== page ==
Hudson’s Bay reaches agreement with Land & Buildings on Rhone Capital investment

Canadian retailer Hudson’s Bay Co said on Friday it reached an agreement with Land & Buildings, under which the activist investor would withdraw its appeal against the conditional approval given for Rhone Capital’s investment.

Hudson’s Bay had said Rhone Capital would invest US$500 million in the form of eight-year mandatory convertible preferred shares.

© Thomson Reuters 2017

HBC withholding info in deceptive-pricing probe, Competition Commissioner says

TORONTO — The Commissioner of Competition has accused Hudson’s Bay Co. of possibly withholding tens of thousands of documents in a case of alleged deceptive pricing practices, but the department store chain said the commissioner’s request is irrelevant and too broad.

The commissioner filed a request to the Competition Tribunal to require HBC to produce documents related to its pricing practices of mattress and box spring sets, as well as other products from February 2015 until now.

The request asked the tribunal to strike HBC’s response from the record should it fail to produce the documents within 10 days.

HBC responded by asking the tribunal to dismiss the commissioner’s motion on the basis that the documents from the time frame are not relevant and the request for that many documents within 10 days is too broad, unreasonable and unrealistic.

HBC said it would be a considerable burden to comply and the company has already spent more than US$425,000 to gather 37,000 documents from different dates for the commissioner.

In February, the Competition Bureau accused the department store chain of misleading consumers over sleep set prices since at least March 2013 — a claim HBC disputes. The proceedings are ongoing.

“We take compliance with all laws and regulations very seriously, and we believe our mattress pricing process is fair, competitive and in line with industry standards and the Competition Act,” HBC said in a statement.

Hudson’s Bay Co says almost two-thirds of shareholders back Rhone investment opposed by activist

Canadian retailer Hudson’s Bay Co on Monday said almost two-thirds of its shareholders support a US$500 million investment by Rhone Capital, which is being opposed by activist fund Land and Buildings LLC.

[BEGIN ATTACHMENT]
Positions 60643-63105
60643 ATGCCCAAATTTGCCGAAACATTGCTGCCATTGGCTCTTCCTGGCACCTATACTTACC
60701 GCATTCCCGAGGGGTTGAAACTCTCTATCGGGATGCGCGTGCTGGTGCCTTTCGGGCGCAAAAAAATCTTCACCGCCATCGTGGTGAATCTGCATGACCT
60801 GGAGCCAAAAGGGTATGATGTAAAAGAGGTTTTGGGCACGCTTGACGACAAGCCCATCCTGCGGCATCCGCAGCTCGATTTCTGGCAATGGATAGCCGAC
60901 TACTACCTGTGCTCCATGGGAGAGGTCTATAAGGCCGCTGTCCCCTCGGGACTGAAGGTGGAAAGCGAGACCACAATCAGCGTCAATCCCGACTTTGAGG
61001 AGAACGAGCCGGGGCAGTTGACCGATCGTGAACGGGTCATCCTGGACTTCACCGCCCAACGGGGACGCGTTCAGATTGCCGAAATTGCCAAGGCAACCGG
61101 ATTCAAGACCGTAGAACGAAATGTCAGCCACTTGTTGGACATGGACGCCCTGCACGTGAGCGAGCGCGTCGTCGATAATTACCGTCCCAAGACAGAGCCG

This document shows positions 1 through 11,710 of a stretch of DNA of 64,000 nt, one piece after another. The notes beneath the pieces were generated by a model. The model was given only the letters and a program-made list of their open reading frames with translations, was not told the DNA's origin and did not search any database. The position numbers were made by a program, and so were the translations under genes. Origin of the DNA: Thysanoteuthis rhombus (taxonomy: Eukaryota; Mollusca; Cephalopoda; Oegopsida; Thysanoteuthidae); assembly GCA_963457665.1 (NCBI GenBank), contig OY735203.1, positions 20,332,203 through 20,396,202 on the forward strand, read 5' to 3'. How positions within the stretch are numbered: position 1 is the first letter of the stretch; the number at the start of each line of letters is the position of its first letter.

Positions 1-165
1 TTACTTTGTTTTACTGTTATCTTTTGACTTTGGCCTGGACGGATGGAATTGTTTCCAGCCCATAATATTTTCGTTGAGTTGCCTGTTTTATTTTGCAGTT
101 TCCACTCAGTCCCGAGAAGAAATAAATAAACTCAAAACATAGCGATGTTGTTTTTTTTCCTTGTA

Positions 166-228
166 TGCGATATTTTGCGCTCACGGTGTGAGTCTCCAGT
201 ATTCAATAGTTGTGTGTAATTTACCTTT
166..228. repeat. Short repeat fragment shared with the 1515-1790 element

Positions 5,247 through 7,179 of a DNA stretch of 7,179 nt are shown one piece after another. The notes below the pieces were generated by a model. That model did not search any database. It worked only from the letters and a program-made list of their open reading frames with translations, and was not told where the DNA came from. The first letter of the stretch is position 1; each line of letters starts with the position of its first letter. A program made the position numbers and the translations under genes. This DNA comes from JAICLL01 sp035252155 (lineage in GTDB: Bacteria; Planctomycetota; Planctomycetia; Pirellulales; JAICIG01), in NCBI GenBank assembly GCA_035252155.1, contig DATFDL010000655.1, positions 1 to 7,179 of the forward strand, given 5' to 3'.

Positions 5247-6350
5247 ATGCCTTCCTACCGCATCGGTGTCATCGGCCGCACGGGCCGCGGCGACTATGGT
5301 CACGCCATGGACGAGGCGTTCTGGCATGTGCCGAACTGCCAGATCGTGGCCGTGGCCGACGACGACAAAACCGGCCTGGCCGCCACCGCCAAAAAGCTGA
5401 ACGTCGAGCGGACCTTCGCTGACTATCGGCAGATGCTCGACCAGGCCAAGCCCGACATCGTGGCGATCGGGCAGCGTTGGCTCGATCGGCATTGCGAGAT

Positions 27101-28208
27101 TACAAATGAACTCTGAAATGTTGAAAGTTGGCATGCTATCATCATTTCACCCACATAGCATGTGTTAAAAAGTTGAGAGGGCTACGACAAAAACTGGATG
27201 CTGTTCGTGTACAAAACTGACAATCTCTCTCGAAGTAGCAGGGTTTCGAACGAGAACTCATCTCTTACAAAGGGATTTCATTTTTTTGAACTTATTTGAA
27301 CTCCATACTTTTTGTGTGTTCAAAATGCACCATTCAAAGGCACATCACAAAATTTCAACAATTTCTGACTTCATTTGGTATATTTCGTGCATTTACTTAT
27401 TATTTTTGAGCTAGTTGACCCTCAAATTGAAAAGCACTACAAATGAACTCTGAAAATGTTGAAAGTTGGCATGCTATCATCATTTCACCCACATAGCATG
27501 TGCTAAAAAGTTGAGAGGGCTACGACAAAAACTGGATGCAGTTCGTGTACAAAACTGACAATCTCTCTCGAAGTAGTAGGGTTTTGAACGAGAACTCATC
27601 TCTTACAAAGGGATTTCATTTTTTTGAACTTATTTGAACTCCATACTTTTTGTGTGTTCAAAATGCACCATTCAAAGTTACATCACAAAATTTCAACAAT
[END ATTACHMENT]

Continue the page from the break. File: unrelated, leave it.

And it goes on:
The Ontario Securities Commission on Friday adjourned a hearing of the fund’s appeal against a conditional approval for the investment.

Earlier this month, Hudson’s Bay said it had written consent from shareholders representing well over 50 per cent of its outstanding shares.

Land and Buildings, headed by Jonathan Litt, had urged the company to call for a non-insider vote on Rhone Capital’s investment, saying shareholders who supported the deal had a “special interest.”

Land and Buildings had a near 5 per cent stake in Hudson’s Bay as of July.

Last month, Hudson’s Bay said Rhone Capital would invest $500 million in the form of eight-year mandatory convertible preferred shares.

© Thomson Reuters 2017

HBC says Competition Bureau’s mattress pricing probe has cost it US$425,000

OTTAWA — Hudson’s Bay Co. says it has spent more than US$425,000 to date to comply with demands for documents from Canada’s competition watchdog as it investigates alleged deceptive pricing practices.

The retailer says in a filing with the Competition Tribunal that it has invested more than 6,500 person-hours to produce 37,000 documents in response to the Competition Bureau’s complaint made last February.

In the filing, HBC says a recent request for more documents is unreasonable because they would be dated after the latest alleged offense mentioned in the original complaint.

The bureau claims that HBC offered mattresses and foundations sold together at grossly inflated regular prices so that it could then claim deep discounts on the sleep sets to suggest significant deals for customers.

It accuses the company of engaging in that practice throughout Canada between March 2013 and January 2015 and is seeking an administrative monetary penalty and costs of the proceeding, along with assurances the practices will stop.

HBC denied its pricing practices were deceptive in a filing of defence in April.